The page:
5 surprising reasons why baking is good for your mental health
You’ll be pleased to know that baking has more benefits than just its delicious outcomes. For National Baking Week in October, we explore five reasons to get your bake on
Baking isn’t just for the professionals. No doubt the contestants from the likes of The Great British Bake-off can (sometimes) make it look like an exact science, and while there is an element of chemistry in there, that shouldn’t stop you from getting your whisk on.
Here are some reasons why baking is a great activity to do and how it can help with your mental health.
Baking unlocks all your senses
Whether it’s the smell of brownies cooling or the feeling of kneading dough, according to psychologist Dr Linda Blair, “baking appeals to all five of the senses,” which in turn increases feel-good endorphins.
It can also work as an antidote to the daily grind often dominated by modern tech and staring at screens.
“When we bake, we can get in touch with all our senses – sight, taste, feeling, sound and, in particular, our sense of smell, which can reawaken happy memories that we wouldn’t have otherwise thought of.”
Baking boosts your confidence
Even if it doesn’t turn out to be an Insta-worthy creation, the British Journal of Occupational Therapy found that baking boosted confidence and provided a sense of achievement.
Taking pleasure and pride in something you’ve created can significantly boost your self-esteem and sense of self-worth.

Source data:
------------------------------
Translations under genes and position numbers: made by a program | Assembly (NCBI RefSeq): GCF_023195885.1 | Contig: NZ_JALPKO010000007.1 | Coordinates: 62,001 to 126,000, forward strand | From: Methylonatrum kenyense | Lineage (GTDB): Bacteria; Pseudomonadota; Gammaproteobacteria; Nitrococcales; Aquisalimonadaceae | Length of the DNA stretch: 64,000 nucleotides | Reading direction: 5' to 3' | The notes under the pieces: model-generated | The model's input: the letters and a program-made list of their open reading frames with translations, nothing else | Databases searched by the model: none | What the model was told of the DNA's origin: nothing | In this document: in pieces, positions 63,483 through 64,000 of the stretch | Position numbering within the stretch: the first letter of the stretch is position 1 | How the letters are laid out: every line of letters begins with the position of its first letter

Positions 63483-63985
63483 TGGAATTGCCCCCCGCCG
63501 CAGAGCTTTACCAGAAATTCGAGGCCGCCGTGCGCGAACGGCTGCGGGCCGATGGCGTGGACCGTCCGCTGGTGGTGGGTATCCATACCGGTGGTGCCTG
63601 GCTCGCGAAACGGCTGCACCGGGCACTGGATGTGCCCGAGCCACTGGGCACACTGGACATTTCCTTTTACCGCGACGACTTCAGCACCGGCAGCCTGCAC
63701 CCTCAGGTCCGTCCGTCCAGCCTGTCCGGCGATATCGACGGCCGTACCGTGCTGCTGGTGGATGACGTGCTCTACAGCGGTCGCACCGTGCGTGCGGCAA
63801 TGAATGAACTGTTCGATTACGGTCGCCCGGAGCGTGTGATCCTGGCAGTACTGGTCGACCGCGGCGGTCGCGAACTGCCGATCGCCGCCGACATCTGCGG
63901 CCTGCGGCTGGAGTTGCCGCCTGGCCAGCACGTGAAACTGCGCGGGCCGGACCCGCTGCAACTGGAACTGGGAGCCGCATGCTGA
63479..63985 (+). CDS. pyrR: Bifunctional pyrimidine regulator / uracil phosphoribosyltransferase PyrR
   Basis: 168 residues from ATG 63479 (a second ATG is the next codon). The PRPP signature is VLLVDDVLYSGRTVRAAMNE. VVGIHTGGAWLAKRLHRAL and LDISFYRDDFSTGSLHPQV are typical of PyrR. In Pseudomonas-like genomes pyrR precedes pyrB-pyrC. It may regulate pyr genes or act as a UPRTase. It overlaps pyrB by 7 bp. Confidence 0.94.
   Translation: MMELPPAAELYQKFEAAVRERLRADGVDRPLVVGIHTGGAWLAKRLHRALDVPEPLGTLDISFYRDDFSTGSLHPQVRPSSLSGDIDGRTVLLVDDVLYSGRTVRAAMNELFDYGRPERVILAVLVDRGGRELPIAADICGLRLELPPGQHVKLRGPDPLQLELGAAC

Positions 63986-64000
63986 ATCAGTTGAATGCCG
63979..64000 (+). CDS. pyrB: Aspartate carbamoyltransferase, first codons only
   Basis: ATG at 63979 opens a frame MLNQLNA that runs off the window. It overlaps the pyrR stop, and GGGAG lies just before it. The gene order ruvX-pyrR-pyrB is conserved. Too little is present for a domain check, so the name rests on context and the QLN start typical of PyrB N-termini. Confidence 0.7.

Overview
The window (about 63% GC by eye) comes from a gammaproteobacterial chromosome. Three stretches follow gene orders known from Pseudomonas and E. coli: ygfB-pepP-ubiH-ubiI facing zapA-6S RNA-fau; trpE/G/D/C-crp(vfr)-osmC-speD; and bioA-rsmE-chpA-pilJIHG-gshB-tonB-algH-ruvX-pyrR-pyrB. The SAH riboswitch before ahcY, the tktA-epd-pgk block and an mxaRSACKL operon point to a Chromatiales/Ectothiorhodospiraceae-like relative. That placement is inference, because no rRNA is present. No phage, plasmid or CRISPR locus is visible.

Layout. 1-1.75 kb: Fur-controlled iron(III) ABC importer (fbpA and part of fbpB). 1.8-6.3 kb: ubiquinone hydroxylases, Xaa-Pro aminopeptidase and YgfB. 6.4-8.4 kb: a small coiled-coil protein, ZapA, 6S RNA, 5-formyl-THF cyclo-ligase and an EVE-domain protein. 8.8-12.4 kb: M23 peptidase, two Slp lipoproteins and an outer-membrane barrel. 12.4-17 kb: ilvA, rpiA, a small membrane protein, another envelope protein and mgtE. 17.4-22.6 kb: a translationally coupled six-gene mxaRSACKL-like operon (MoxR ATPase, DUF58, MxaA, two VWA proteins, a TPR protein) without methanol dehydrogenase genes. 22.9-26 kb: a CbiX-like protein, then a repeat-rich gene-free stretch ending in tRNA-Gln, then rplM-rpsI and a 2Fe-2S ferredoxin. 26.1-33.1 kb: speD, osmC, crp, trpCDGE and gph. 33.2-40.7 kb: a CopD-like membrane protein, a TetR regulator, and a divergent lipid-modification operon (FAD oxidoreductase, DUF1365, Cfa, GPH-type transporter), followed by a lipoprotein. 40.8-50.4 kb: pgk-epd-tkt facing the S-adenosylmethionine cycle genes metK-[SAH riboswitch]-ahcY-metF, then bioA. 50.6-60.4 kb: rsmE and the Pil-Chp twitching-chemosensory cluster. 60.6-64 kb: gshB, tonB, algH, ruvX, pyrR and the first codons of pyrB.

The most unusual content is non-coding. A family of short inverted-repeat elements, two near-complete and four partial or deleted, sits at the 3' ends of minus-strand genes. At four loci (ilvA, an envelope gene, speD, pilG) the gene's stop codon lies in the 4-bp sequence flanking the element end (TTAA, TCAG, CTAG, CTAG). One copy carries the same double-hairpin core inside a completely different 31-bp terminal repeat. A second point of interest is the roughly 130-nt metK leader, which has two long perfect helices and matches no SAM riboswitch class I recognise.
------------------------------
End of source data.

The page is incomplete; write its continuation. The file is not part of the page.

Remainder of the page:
Baking helps you switch off
Baking gives us time to switch off and focus on the careful process of creating the perfect loaf or the most beautiful macaron.
“Working through the steps of a recipe in a methodical way means you don’t have time to concentrate on everything else that is whirring through your mind,” says John Whaite, former winner of the Great British Bake Off.
Unlike modern technology, baking guarantees you a tangible result and the predictability of this can be calming and reassuring.
Baking beats the blues
Mary Berry once said: “If you’re feeling a bit down, a bit of kneading helps.” Baking can create comforting and nurturing feelings, which can help your mental wellbeing.
“Cooking and baking activities can be therapeutic for patients with depression,” says psychiatrist Mark Salter. “They can stimulate cognition allow patients to connect with a feeling of nurturing and protection.”
Baking harnesses creativity
There are no rules of what you can and can’t make when it comes to baking. That means it can be an excellent way for you to let your creativity flow.
Of course, there are a few scientific principles you’ll need to stick to, but why not exercise your creativity and give something complicated a go, or try something you’ve never done before - what’s the worst that could happen?
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